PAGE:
In the Armory, with advancements in lighting technology, he expects a completely successful integration. But that would be just enhancement to a performing concept that expands on Audi’s experience at the Stock Exchange and promises to serve the music in greater depth. In the hall, the audience will surround the Ensemble Intercontemporain and conductor Matthias Pintscher, and in turn will be surrounded by the instrumental soloists and the speakers that integrate the instruments and electronics. Each night, the audience will hear one performance, than after a pause will be reseated in different spots and hear another from a new aspect.

Répons was a direct product of Boulez’s work at IRCAM (Institute for Research and Coordination in Acoustics/Music), which Boulez helped build. The Institute is a place for research into acoustics and electronic/acoustic integration, and features a concert hall with paneling that can be moved to adjust the sound properties in the space, even during a performance. Boulez was deeply involved in experimenting with these possibilities, which are manifested in Répons.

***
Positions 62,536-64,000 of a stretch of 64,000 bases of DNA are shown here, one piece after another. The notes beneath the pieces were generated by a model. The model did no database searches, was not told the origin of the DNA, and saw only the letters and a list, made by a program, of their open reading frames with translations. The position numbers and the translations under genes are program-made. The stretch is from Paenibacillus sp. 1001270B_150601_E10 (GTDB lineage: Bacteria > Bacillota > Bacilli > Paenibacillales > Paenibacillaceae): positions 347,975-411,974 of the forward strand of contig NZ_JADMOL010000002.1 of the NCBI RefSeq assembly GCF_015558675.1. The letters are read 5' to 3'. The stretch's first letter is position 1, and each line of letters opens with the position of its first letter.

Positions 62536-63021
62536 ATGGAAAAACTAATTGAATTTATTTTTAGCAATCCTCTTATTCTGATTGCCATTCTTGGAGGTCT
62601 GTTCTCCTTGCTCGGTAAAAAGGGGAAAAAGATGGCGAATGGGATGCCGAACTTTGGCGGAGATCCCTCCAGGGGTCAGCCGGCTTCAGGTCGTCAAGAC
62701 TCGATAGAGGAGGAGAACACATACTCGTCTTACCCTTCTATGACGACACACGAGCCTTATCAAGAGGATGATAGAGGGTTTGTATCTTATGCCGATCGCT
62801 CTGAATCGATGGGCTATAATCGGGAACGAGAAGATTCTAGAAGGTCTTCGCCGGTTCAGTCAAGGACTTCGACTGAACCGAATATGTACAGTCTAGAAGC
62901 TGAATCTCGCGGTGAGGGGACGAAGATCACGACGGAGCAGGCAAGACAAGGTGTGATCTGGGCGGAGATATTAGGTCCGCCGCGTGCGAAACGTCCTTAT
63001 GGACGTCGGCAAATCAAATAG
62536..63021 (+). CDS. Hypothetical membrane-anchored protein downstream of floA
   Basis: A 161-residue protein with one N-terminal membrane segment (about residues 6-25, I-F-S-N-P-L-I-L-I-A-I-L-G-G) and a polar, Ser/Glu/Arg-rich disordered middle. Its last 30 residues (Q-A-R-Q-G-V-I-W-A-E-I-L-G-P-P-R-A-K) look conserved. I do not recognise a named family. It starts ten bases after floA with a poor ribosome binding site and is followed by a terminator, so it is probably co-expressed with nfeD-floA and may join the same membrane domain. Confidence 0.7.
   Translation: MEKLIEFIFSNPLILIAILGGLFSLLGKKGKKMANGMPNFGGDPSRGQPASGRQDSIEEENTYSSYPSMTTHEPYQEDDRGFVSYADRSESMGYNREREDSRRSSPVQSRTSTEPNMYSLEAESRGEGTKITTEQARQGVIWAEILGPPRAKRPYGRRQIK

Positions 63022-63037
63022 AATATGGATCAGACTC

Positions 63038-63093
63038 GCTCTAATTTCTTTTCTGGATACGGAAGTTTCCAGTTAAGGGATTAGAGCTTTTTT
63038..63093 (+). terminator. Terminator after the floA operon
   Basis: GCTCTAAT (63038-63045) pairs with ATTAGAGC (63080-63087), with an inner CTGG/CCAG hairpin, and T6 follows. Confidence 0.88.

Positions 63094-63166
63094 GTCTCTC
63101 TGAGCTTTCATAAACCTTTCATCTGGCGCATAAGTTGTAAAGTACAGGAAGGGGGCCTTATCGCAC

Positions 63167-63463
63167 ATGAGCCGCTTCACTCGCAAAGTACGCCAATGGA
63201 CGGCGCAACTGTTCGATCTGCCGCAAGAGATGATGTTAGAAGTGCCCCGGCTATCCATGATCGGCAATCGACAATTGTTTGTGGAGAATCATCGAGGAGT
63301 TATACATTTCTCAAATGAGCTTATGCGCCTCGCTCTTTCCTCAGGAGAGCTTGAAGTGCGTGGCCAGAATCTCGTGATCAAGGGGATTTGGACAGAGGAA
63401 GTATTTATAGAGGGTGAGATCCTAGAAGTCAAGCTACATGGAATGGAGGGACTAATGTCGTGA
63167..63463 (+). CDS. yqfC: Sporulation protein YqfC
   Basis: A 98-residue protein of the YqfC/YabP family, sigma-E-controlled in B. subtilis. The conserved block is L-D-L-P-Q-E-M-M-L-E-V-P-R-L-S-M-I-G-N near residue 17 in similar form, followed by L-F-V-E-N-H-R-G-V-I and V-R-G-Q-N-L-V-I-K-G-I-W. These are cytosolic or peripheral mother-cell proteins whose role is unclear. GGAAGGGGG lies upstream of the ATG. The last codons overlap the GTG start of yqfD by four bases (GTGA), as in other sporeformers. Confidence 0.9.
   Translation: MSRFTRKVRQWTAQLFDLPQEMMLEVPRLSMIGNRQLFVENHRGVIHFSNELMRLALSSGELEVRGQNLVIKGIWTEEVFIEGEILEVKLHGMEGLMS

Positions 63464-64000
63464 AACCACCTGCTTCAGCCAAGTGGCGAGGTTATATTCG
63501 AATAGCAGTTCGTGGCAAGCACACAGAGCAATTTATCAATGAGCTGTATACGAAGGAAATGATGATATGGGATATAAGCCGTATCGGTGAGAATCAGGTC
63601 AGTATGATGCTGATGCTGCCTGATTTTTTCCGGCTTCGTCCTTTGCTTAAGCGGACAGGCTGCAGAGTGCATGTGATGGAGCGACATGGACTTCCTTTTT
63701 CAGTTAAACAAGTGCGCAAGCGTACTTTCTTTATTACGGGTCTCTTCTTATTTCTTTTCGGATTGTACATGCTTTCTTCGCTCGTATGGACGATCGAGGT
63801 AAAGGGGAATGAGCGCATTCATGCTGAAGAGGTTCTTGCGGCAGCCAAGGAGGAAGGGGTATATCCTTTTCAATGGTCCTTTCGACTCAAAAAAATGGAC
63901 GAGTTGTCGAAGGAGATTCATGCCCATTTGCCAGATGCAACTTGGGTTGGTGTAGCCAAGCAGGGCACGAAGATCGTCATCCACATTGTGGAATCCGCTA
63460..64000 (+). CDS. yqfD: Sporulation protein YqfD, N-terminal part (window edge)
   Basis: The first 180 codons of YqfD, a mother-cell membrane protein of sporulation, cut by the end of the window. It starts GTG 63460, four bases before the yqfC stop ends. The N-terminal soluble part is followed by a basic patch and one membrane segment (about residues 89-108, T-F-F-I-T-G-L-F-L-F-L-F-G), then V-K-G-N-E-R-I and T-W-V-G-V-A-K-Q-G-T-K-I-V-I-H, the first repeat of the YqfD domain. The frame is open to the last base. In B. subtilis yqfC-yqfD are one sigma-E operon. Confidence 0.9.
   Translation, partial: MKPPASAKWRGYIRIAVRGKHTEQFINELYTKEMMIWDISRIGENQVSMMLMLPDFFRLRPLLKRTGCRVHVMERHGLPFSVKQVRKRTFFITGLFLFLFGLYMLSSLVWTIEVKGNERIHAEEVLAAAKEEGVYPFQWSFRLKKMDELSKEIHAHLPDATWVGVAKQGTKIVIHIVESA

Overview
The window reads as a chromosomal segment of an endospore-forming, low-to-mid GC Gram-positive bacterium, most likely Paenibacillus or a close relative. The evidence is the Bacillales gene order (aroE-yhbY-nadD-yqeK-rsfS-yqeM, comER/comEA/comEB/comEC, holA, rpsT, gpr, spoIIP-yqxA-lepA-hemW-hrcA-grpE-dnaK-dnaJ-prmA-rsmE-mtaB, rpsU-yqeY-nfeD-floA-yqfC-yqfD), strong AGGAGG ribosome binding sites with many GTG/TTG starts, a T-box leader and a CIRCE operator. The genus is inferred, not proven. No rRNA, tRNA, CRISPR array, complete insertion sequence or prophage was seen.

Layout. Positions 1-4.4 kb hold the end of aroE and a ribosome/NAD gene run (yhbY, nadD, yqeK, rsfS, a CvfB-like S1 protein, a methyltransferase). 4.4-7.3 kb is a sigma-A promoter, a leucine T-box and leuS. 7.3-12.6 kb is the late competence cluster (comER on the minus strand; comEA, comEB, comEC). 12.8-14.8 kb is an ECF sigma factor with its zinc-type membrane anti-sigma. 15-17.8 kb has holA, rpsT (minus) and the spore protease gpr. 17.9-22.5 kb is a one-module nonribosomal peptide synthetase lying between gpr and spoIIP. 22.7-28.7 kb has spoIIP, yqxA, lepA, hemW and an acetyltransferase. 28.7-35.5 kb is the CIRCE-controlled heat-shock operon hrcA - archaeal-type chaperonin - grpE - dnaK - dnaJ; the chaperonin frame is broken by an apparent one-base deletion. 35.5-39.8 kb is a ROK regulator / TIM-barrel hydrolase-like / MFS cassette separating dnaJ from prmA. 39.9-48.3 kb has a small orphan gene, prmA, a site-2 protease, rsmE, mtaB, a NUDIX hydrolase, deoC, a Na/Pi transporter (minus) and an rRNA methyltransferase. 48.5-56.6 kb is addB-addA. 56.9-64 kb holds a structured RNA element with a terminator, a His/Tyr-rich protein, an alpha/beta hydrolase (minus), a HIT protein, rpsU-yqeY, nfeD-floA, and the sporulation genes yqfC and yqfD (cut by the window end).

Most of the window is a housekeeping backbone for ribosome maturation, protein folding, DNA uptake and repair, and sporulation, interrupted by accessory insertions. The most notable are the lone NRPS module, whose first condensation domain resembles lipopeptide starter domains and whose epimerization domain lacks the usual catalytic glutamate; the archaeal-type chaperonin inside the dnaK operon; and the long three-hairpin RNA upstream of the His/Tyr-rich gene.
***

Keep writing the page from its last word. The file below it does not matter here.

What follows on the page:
As forbidding as Boulez’s image remains, and as ascetic as his research may seem, Répons has a deep relationship with the most important tonal music of the early 20th century. The orchestration—the composer’s penchant for flutes, metal percussion, and piano—and his taste for rapid and cleanly articulated figurations are indebted to both Debussy and Stravinsky, and there are numerous, specific references to Petrushka integrated into the score.

While Audi is eager to hear how this works at the Armory, he generally has “a very relaxed view of the space. I’m not focused on site-specific things or works designed for a big space, but on content, and how that content might work at the Armory.”

Blank Out opens 8 p.m. Thursday and continues through September 27. Répons will be performed October 6 and 7. armorypark.org